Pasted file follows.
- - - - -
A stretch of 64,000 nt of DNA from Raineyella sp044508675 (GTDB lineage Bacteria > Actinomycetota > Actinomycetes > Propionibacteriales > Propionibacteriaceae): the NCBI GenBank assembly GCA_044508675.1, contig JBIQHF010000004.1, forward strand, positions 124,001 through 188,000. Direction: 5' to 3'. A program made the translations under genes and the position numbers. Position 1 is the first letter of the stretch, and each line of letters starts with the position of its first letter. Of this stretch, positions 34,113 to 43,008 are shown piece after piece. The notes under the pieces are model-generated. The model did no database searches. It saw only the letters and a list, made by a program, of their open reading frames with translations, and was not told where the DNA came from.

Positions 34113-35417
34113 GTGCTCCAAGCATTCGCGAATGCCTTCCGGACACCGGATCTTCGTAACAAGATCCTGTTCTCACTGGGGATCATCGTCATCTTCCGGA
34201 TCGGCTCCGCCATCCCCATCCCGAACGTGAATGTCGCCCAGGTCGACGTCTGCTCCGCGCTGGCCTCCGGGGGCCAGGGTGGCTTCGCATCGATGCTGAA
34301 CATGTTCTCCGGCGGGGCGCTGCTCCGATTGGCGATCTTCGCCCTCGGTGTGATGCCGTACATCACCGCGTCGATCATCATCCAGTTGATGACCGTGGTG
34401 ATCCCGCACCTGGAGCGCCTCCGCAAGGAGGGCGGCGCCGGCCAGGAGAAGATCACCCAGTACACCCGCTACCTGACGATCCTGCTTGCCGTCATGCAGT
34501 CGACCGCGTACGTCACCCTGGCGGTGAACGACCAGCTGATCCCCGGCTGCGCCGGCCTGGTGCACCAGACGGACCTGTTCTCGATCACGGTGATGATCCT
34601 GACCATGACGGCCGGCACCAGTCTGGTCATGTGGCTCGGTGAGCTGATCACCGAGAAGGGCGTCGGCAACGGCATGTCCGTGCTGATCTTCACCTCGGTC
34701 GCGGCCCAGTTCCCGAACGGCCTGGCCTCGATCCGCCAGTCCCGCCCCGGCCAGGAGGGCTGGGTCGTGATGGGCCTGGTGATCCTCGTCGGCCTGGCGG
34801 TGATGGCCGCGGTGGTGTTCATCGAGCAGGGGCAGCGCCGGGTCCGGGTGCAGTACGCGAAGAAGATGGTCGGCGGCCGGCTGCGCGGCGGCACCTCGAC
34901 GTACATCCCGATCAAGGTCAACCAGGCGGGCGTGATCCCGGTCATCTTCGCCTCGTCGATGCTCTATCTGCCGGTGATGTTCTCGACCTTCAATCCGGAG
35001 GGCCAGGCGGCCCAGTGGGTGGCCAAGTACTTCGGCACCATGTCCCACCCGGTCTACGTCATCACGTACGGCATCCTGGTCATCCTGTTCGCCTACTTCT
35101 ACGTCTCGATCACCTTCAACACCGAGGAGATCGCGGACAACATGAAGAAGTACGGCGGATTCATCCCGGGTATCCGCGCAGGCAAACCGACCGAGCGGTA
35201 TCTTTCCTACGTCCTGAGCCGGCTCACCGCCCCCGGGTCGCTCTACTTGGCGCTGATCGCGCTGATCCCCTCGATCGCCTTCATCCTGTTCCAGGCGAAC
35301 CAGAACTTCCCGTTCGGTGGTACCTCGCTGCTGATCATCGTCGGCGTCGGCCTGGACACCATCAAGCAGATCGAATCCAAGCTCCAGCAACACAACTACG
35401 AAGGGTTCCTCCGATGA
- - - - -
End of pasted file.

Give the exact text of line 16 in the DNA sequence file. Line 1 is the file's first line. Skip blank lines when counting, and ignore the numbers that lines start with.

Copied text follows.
35401 AAGGGTTCCTCCGATGA